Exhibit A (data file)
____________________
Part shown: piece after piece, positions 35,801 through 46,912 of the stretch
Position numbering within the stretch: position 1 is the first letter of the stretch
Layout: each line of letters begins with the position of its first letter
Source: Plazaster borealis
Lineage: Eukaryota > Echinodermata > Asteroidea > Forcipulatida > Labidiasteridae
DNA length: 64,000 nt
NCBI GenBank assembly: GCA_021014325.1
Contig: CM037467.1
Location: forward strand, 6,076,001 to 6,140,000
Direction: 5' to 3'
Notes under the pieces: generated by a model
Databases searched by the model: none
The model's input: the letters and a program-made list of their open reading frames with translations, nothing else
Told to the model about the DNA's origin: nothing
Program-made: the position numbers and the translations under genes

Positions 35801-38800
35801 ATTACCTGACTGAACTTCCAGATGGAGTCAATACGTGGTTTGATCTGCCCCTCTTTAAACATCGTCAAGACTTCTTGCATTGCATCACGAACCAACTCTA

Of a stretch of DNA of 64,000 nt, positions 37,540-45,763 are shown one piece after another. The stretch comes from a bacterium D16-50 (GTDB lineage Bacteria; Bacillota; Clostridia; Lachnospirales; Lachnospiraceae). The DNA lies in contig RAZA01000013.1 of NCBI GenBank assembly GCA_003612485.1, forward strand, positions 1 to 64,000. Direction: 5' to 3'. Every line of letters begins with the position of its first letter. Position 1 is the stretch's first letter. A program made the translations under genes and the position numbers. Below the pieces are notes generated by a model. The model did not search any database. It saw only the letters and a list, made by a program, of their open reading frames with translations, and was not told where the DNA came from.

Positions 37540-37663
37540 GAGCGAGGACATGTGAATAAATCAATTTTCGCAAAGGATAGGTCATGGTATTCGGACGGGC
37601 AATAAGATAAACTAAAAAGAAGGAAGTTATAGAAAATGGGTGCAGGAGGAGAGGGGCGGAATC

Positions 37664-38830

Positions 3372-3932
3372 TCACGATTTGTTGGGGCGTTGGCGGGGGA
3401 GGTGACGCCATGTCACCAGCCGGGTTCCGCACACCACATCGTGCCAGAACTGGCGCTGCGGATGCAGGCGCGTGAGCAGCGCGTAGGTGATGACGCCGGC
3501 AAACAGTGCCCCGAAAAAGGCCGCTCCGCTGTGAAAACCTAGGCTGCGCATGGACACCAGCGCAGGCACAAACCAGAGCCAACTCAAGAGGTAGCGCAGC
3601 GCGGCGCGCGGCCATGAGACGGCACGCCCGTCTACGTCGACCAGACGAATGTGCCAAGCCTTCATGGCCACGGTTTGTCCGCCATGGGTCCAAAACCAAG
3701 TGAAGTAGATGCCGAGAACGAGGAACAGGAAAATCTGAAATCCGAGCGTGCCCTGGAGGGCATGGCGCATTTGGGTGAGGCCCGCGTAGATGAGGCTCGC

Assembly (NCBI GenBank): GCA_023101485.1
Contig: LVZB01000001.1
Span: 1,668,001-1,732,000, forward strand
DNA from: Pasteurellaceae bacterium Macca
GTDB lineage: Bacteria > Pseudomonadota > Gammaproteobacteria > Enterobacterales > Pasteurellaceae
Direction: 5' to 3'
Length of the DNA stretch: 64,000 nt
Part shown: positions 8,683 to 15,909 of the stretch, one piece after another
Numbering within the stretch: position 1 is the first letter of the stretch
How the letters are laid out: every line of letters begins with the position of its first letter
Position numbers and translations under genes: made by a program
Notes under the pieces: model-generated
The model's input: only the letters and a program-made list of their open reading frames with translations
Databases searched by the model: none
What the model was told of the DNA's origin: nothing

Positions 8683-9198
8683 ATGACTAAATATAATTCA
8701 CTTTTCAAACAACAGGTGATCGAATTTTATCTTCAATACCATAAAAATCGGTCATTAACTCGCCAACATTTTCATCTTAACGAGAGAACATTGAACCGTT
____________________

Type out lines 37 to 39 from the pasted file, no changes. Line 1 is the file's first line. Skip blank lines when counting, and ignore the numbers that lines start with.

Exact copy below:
Numbering within the stretch: position 1 is the first letter of the stretch
How the letters are laid out: every line of letters begins with the position of its first letter
Position numbers and translations under genes: made by a program